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Does the use of adjunct urine lipopolysaccharide lipoarabinomannan in HIV-infected hospitalized patients reduce the utilization of healthcare resources? A post hoc analysis of the LAM multi-country randomized controlled trial.
Int J Infect Dis ; 79: 37-43, 2019 Feb.
Artigo em Inglês | MEDLINE | ID: mdl-30292891
ABSTRACT

BACKGROUND:

The World Health Organization (WHO) recommends the use of adjunctive urine lipopolysaccharide lipoarabinomannan (LAM) testing in hospitalized HIV-infected persons with suspected tuberculosis (TB) and a CD4 count <100cells/ml. However, the recommendation is conditional, and uptake by individual treatment programmes depends on perceived additional benefit. The aim of this study was to determine whether adjunctive LAM testing has additional clinical benefits including a reduction in healthcare-related use of resources.

METHODS:

A post hoc analysis was performed of a published multicentre, multi-country, randomized controlled trial that showed an approximate 20% mortality benefit in HIV-infected hospitalized patients who underwent adjunctive LAM testing as part of their diagnostic workup. In that parent study, adult HIV-infected hospitalized patients with suspected TB (n=2528) were randomly allocated to either routine diagnostics (smear microscopy, Xpert MTB/RIF, and culture; n=1271), or routine diagnostics plus adjunctive urine LAM testing (n=1257). Data were further analyzed to determine whether there were other potential benefits of LAM usage based on CD4 count and illness severity.Aspects evaluated included: (1) the reduction in number of diagnostic sputum samples tested, (2) the utilization of additional imaging, (3) disease resolution based on follow-up signs and symptoms of illness severity, and (4) the reduction in hospital readmission.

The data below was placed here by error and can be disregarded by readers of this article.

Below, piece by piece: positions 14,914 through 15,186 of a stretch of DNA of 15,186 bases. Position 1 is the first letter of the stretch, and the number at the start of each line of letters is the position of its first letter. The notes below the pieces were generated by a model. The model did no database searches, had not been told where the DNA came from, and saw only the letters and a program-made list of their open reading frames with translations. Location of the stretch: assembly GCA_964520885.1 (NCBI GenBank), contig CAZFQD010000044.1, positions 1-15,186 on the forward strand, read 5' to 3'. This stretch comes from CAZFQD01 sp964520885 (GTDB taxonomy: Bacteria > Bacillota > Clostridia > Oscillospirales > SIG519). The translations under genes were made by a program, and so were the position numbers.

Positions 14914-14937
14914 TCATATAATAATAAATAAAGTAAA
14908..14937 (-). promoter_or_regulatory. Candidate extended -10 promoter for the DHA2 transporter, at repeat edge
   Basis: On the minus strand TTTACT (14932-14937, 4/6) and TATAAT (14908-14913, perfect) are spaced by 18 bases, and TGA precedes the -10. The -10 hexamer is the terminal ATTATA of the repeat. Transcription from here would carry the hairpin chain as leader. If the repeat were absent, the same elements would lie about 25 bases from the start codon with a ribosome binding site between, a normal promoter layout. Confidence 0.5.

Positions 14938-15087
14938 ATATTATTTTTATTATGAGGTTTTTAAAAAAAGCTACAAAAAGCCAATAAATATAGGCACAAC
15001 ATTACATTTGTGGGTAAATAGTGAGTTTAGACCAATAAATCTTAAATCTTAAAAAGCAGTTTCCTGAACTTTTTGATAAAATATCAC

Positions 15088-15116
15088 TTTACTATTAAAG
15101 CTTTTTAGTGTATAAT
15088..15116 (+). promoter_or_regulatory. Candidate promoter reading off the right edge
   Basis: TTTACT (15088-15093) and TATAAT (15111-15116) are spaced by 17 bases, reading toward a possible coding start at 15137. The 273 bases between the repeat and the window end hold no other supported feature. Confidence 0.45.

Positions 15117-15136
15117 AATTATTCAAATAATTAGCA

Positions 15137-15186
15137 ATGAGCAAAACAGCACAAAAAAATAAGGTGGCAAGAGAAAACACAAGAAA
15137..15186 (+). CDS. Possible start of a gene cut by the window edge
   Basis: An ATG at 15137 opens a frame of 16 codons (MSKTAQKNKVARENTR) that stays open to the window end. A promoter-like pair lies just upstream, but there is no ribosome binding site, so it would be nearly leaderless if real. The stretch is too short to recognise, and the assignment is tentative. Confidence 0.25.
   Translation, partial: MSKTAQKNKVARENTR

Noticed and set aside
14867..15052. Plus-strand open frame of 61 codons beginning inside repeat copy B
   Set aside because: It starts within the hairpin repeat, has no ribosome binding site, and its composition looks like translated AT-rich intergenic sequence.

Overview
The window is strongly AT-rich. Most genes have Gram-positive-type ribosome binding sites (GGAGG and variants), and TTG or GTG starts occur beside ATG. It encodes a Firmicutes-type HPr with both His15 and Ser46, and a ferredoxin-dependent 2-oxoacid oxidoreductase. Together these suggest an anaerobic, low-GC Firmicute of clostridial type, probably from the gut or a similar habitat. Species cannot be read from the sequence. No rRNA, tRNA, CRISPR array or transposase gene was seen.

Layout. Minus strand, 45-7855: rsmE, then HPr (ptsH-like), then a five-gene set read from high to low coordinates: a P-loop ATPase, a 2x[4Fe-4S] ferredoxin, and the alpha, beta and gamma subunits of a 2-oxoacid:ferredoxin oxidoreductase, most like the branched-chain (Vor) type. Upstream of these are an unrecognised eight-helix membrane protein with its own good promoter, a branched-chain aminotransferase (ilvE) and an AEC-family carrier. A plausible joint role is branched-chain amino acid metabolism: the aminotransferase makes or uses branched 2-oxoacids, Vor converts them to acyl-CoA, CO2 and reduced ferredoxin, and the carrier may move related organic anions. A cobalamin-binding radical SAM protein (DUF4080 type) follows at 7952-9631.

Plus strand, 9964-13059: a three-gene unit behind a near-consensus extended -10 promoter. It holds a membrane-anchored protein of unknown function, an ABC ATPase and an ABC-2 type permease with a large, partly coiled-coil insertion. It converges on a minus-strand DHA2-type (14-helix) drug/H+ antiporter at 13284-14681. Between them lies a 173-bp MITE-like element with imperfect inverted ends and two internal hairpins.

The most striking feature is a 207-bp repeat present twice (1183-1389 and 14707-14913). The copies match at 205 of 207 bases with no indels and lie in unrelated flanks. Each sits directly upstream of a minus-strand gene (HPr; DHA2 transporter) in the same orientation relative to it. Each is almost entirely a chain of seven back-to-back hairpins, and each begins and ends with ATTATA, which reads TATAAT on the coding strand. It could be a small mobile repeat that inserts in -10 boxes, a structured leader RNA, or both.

RESULTS:

Adjuvant LAM did not reduce the number of diagnostic sputum samples requested, the need for additional imaging, or the hospital readmission rate. However, adjunctive LAM was associated with a more rapid rate of disease resolution (dyspnoea) in the severely ill subgroup. Higher LAM grade (grades 4 and 5), compared to lower grade positivity (≤3), was associated with lower use of ultrasound, lower Karnofsky performance score, lower CD4 cell count, and shorter time to culture positivity.

CONCLUSIONS:

Although, adjunct LAM was associated with a mortality benefit in the parent study, no benefit could be demonstrated in the secondary analysis with respect to the number of diagnostic sputum samples requested, the use of additional imaging, or hospital readmission rates. However, given the limitations of the present study, further appropriately designed studies are required to determine the effect of adjunct urine LAM on the utilization of healthcare resources.
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Texto completo: Disponível Coleções: Bases de dados internacionais Base de dados: MEDLINE Assunto principal: Tuberculose / Infecções por HIV / Lipopolissacarídeos / Coinfecção Aspecto clínico: Diagnóstico / Prognóstico Limite: Adulto / Humanos Idioma: Inglês Revista: Int J Infect Dis Assunto da revista: Doenças Transmissíveis Ano de publicação: 2019 Tipo de documento: Artigo